Benjamin Netanyahu has become prime minister of Israel for a record third time as interim Prime Minister Yair Lapid called him on Thursday evening to concede defeat.
The election was close, but in the end, Netanyahu’s coalition of right-wing religious parties edged out Lapid’s coalition of moderate, labor, and Arab parties by winning 64 of the 120 seats.
Netanyahu first served as prime minister from 1996 to 1999, and then again from 2009 to 2021. He is currently on trial in three different courts on corruption charges, casting a cloud over this continued service.
All eyes are expected to now turn to coalition building, with Netanyahu reportedly aiming to wrap up negotiations within two weeks and quickly return to his former post.
Formally, Netanyahu will only be handed the mandate at the earliest sometime next week, after President Isaac Herzog meets with each party leader to hear their recommendations for who should form the next coalition.
Itamar Ben-Gvir of the radical right Otzma Yehudit party and a follower of Rabbi Meir Kahane and Bezalel Yoel Smotrich of the far-right Religious Zionist Party are two of the more problematic members of Netanyahu’s coalition. Most Israelis see them as toxic for their virulent anti-Palestinian statements, and many Israelis don’t like their anti-LGBTQ positions either.
But folding so many disparate groups into a single coalition is going to take some hard work.
According to Hebrew media reports, Netanyahu charged Likud MK Yariv Levin, a seasoned negotiator, with the task of managing talks, and he has already begun reaching out to the factions to start negotiations. Speculation is already running rampant over potential future cabinet posts for the four parties expected to make up the next coalition.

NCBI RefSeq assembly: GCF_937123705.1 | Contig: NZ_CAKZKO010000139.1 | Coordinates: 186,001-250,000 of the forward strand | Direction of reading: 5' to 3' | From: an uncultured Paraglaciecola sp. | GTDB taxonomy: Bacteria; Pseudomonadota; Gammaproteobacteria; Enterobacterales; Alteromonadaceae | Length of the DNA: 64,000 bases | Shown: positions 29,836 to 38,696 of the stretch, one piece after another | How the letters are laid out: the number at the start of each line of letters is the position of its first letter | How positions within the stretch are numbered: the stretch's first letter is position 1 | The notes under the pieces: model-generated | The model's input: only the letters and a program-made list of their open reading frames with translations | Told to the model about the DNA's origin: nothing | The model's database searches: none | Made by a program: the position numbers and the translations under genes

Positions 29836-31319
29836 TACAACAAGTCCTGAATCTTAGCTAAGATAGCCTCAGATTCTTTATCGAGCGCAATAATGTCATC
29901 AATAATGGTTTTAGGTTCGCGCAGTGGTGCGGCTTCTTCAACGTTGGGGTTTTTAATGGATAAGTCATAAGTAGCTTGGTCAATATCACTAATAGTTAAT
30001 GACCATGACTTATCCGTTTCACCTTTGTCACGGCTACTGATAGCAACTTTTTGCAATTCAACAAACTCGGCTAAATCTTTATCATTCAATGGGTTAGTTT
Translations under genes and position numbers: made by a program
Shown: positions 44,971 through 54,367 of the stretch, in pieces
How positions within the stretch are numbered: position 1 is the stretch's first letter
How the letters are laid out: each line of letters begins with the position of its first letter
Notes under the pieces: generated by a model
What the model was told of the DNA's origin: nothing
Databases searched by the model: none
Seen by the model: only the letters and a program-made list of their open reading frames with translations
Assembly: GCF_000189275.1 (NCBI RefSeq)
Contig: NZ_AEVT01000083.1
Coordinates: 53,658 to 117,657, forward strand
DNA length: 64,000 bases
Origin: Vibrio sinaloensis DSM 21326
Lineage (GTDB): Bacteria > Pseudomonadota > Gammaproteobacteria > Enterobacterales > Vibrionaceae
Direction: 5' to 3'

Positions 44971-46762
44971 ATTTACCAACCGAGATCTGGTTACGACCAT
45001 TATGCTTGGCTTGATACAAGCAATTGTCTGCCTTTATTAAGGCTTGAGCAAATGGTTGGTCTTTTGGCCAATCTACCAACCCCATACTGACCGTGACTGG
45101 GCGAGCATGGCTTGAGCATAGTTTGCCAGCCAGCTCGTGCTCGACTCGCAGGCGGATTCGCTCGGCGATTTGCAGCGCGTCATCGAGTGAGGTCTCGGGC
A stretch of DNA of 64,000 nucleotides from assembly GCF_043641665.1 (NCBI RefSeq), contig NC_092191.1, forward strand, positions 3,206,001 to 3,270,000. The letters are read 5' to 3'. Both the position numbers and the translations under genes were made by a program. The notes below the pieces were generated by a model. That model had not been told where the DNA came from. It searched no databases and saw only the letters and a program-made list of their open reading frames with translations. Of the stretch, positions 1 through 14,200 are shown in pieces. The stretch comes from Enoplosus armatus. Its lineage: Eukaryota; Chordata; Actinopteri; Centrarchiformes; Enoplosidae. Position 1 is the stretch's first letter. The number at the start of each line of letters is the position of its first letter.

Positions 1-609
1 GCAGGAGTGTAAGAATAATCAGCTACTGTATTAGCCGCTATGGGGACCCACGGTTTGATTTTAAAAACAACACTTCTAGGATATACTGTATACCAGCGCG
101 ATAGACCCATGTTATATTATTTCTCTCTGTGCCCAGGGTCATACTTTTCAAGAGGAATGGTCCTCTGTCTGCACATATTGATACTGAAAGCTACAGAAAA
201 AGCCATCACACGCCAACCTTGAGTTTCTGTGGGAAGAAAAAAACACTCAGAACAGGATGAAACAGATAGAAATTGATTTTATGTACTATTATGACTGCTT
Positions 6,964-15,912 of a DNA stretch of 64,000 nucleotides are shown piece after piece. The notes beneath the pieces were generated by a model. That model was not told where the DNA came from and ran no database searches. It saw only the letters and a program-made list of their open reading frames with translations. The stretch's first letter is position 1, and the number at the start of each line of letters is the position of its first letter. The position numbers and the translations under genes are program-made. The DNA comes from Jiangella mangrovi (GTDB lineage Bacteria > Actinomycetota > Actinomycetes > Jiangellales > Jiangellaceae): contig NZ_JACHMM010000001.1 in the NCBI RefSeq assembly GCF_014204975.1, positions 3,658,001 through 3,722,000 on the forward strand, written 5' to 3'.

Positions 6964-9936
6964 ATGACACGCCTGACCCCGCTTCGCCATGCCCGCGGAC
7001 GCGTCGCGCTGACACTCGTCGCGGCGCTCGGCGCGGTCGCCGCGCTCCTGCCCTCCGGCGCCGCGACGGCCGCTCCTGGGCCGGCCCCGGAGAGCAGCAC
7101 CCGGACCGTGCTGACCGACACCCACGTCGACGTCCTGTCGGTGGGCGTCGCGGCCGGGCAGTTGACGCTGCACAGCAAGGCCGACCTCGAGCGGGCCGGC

Shas and UTJ are expected to seek to roll back the current government’s reforms, including taxes on sweetened beverages and single-use plasticware items as well as reforms to the system for certifying kosher food. Both Shas’s Aryeh Deri and UTJ’s Yitzhak Goldknopf have indicated interest in the Finance Ministry, though Deri could also consider a return to the Interior Ministry.
“I think if we will win, if Netanyahu will return to his position as prime minister, we will be able to put the issue of Iran on the front lines and we will expect our colleagues in the U.S. also to address this threat,” former Israeli Ambassador to the United Nations Danny Danon told Fox News. Netanyahu will almost certainly try to get Joe Biden on board for a much tougher anti-Iran policy than the milquetoast stand the Biden administration currently takes.
Biden has expressed frustration with Netanyahu in the past, so the two men are not enamored of each other. But they will have to work together to rein in Iran’s growing ambitions and desire for a nuclear weapon.